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Eye (Lond). Aug 2012; 26(8): 1029–1030.
Published online Jul 6, 2012. doi:  10.1038/eye.2012.136
PMCID: PMC3420049
The corneal melting point
P Hossain1*
1Academic Unit of Clinical Experimental Sciences, Faculty of Medicine, Eye Unit, University of Southampton, Southampton General Hospital, Southampton, UK
*Academic Unit of Clinical Experimental Sciences, Faculty of Medicine, Eye Unit, University of Southampton, Southampton General Hospital, Tremona Road, Southampton SO16 6YD, UK, Tel: +44 (0)23 8079 4270; Fax: +44 (0)23 8079 4170. E-mail: parwez/at/soton.ac.uk
Corneal ulceration remains a serious clinical condition. When this occurs with progressive corneal stromal dissolution, there are real risks of permanent sight loss. As ophthalmologists, we have called this destructive process ‘corneal melting'.1
Corneal melting is a common prelude to the development of corneal perforation. This process occurs from conditions such as infections, sterile inflammation, or surgical/chemical injury to the cornea.1, 2, 3 Collectively, these conditions are a significant cause for blindness world-wide.4, 5
From a clinician's standpoint, the immediate concern is how to prevent loss of ocular integrity? Although a variety of surgical and medical therapies are recommended, the clinical effectiveness of these approaches are generally either weak or too slow acting to prevent ocular perforation.1
Over the years, several studies have examined the mechanisms of disease. Such studies show the progression of corneal melting to be influenced by the elaboration of excessive tissue degradative proteases.6, 7 One group of these proteases are the matrix metalloproteinases (MMPs). MMPs are regularly shown to have a role both in infectious and noninfectious causes of corneal tissue destruction.6, 7, 8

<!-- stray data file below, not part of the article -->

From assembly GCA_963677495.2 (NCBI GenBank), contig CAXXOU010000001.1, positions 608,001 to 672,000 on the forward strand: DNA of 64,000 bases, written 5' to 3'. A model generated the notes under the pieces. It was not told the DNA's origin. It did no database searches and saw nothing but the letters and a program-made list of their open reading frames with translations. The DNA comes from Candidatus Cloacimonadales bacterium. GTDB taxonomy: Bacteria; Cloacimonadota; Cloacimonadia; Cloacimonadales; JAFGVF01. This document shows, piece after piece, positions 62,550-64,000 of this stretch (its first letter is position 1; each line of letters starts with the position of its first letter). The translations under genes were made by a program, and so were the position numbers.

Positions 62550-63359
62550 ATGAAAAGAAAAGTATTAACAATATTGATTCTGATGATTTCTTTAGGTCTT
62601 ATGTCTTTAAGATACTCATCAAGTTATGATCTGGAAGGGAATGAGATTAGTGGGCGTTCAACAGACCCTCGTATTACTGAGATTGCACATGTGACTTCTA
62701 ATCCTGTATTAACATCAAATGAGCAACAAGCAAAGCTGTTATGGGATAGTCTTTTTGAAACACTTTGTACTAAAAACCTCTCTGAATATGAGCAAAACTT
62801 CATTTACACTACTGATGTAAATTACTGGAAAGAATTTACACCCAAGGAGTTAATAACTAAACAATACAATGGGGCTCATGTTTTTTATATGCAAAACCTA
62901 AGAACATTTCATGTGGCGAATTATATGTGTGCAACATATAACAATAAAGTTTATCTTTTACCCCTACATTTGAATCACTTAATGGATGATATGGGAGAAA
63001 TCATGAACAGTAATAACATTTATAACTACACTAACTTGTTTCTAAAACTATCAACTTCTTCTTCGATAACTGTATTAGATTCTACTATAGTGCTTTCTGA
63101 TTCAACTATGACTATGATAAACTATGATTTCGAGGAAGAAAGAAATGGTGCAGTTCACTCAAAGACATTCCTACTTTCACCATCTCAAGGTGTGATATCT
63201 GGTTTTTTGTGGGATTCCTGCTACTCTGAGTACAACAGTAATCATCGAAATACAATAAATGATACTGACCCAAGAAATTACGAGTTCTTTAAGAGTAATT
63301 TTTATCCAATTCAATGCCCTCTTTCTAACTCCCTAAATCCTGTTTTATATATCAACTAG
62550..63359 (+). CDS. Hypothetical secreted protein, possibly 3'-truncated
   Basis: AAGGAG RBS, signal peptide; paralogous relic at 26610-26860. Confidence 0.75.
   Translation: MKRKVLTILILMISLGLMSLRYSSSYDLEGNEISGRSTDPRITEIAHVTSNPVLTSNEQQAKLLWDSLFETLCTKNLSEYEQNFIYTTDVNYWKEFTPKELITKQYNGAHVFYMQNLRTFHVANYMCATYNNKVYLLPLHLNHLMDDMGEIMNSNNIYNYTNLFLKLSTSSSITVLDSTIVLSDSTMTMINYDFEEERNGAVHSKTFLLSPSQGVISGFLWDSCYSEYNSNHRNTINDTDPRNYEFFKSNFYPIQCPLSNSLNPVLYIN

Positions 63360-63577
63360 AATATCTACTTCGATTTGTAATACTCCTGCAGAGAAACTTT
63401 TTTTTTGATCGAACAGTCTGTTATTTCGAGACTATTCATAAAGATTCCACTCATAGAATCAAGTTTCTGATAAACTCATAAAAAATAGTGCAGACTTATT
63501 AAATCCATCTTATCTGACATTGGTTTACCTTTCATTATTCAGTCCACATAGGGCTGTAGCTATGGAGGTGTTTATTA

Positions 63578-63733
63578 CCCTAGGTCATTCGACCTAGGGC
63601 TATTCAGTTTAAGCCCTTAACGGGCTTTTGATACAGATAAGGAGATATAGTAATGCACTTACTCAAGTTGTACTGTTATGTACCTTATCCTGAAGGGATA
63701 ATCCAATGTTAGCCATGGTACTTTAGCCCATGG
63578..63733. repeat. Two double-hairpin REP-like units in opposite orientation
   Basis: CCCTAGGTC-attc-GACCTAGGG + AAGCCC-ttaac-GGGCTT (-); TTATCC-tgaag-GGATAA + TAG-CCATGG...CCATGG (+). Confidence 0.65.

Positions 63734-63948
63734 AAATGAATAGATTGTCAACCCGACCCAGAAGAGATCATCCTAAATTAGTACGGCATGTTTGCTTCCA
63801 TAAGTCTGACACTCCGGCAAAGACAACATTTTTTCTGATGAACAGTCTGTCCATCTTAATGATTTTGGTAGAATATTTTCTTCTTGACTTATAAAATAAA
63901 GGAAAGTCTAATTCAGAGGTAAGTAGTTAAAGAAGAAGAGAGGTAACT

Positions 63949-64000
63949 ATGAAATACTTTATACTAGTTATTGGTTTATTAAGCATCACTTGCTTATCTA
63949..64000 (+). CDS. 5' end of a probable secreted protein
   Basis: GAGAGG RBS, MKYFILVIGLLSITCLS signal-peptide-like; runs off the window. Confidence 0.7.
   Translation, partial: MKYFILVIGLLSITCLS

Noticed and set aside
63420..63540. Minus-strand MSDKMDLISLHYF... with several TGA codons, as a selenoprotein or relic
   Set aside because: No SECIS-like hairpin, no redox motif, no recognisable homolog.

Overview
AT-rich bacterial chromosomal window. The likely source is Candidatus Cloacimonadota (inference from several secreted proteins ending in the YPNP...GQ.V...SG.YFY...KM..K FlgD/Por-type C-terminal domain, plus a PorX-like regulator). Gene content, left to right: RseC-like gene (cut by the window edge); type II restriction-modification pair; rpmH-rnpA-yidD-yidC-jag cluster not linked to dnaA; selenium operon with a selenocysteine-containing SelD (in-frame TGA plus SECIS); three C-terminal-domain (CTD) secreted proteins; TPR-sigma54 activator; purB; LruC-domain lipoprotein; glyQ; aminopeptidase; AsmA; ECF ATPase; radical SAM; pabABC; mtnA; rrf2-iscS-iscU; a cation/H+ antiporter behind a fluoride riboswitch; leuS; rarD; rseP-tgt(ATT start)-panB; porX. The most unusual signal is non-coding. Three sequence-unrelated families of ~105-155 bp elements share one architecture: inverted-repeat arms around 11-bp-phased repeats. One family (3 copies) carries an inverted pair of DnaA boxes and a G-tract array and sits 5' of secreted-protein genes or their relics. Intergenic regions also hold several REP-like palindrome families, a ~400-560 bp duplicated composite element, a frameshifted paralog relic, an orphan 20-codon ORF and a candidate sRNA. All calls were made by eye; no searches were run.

From animal and laboratory studies, a variety of agents or surgical approaches are proposed as potential inhibitors of MMPs. Some of these have been used in human patients. Agents such as EDTA, acetylcysteine, ascorbate, and tetracyclines have all been tried with varying success.1 For example, when melting occurs after chemical burns, use of topical ascorbate 10% eye drops can help to prevent ulceration and promote healing.9 Use of amniotic membrane as a surgical bandage can also help in non-healing corneal ulcers.1 Anti-inflammatory agents such as corticosteroids can be used, but their use is controversial as they can create problems of uncontrolled tissue destruction and impaired wound repair. Some agents, such as non-steroidal anti-inflammatories, can worsen the melting process.10
Despite the variable effects of these therapies, animal models of corneal alkali injury and bacterial infection have helped to show potential pathways for therapeutic inhibition. For example, controlling the release of inflammatory mediators and activation of neutrophils appear to have a prominent part in tissue damage.12 Resident corneal cells such as keratocytes and infiltrating macrophages are also capable of releasing active MMPs, as well as drive the melting process by the release of proinflammatory cytokines.11, 12, 13 More recently, animal studies show blockage of growth factors such vasoactive intestinal peptide can be a potent approach to prevent corneal perforation.14
In this issue, Ramaesh et al15 have revisited the molecular basis of traditional agents by conducting a laboratory-based study using human corneal epithelial explant material. They can measure the effect of acetylcysteine to control the MMP-9 production. Although this study may be limited in its form by being a tissue culture in vitro analysis of MMP activity, the effect of acetylcysteine on MMP-9 production does give a basis for its clinical use. Acetylcysteine is frequently used in patients with filamentary keratitis and in melting ulcers.1
However, despite this understanding from the laboratory, therapies like acetylcysteine remain at best weak therapeutic agents.1, 16 To improve the translation of basic science into more clinically effective therapies, we need to improve our knowledge on the mechanisms that play out in human disease. Currently, from the molecular front, we only have a scanty picture on how clinically relevant molecular mechanisms work in the human condition. The relative contribution of immune cells (such as macrophages or neutrophils) and the relative influence of other cells such as corneal fibroblasts remain to be quantified? Improved human-based models of tissue damage should be developed to enhance our understanding. We need to know what contribution external factors such as toxins from microorganisms or the effects from chemicals have on corneal stromal dissolution? In addition, we need to advance our understanding of the apoptotic processes that influence the survival and death of corneal structural cells.17
By improving our understanding of the clinically significant molecular and cellular mechanisms that are involved in the human disease, we are more likely to find successful therapies. Perhaps one day we will be truly able to ‘freeze' the melting cornea.
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